Infoscience

Student project

Gene expression analysis of metastases and tumor host interactions in metastatic lesions in a multistage model of prostate carcinogenesis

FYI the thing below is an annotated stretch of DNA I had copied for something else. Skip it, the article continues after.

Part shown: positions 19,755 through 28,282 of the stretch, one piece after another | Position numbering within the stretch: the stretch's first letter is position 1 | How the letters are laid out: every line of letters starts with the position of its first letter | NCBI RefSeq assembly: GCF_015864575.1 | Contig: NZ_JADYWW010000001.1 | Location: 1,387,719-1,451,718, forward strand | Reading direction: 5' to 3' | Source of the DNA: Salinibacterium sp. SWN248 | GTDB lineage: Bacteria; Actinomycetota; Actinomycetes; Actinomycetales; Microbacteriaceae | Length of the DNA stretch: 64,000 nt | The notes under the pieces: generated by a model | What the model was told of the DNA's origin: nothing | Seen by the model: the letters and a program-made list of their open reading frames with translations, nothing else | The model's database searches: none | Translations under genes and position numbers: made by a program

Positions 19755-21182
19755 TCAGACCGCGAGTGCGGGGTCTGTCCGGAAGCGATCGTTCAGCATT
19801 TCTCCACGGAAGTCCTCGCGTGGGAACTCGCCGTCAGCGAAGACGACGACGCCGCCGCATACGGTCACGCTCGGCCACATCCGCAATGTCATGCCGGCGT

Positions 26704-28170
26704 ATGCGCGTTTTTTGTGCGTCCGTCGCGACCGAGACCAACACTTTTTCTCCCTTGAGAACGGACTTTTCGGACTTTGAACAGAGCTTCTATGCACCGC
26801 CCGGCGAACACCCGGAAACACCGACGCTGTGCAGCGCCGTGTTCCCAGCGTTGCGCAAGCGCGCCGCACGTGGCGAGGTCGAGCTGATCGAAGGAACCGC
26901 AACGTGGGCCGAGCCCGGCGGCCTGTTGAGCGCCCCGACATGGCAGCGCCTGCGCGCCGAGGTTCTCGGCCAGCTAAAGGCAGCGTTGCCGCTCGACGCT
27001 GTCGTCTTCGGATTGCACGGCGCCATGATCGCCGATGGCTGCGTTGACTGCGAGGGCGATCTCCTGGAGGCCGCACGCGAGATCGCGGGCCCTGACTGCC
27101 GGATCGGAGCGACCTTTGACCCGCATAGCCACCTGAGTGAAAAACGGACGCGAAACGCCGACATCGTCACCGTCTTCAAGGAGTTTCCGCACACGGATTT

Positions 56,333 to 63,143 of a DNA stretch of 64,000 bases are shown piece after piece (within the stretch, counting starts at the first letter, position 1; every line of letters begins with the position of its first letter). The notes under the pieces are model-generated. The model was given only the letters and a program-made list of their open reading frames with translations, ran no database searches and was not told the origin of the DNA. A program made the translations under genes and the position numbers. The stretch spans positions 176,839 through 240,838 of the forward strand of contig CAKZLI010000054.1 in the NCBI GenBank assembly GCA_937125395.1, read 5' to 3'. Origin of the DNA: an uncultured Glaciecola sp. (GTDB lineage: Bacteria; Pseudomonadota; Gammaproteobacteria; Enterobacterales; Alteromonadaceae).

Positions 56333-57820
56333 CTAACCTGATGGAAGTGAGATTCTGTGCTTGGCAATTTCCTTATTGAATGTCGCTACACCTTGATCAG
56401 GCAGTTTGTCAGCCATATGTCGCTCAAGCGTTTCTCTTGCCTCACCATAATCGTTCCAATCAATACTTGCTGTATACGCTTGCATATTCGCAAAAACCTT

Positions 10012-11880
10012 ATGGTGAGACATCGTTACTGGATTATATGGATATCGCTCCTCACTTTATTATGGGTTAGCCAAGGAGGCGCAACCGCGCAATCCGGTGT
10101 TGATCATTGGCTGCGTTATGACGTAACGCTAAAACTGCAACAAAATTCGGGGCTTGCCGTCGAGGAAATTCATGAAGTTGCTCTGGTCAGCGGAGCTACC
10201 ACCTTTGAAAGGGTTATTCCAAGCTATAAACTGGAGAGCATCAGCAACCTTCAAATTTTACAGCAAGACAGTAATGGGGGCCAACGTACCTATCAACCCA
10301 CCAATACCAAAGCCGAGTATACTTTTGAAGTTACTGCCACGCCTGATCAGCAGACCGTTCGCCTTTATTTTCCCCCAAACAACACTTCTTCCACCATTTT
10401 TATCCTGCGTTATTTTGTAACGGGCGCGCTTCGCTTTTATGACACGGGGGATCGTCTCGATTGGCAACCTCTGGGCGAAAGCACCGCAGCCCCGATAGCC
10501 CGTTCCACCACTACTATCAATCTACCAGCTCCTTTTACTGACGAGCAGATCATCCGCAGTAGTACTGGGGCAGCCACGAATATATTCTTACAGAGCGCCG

Metastasis is a multistep process that represents the final stage in cancer progression and heralds a terminal disease state. Understanding the molecular changes required for the establishment of metastases that are common or specific to a particular location and the corresponding changes in the host tissue response that may support metastasis formation is highly relevant for the cancer management. To address metastatic tumor gene expression, I used a multistage prostate carcinogenesis model and performed affymetrix microarray analysis of laser capture microdissected tumor cells in liver, lung and kidney tissues as well as in primary tumor. By comparing metastatic gene expression profiles with those of the primary tumor, I found candidate genes for organ specificity and a small set of genes shared by metastases at all three locations. These common genes may be relevant to the metastatic process itself, and will require further investigation. To address the host-response gene expression profile to metastatic growth, I performed affymetrix microarray analysis of microdissected liver microenvironment in direct contact with macrometastases and as well of the healthy liver. Comparison of these two microenvironments revealed genes related to a reactive inflammatory response surrounding metastases that may potentially support their growth. The distinct signatures uncovered provide potential clues as to some of the requirements for metastatic establishment and growth where both tumor cells and the surrounding microenvironment play an important role, and open possibilities for future functional analysis and, hopefully, clinical applications

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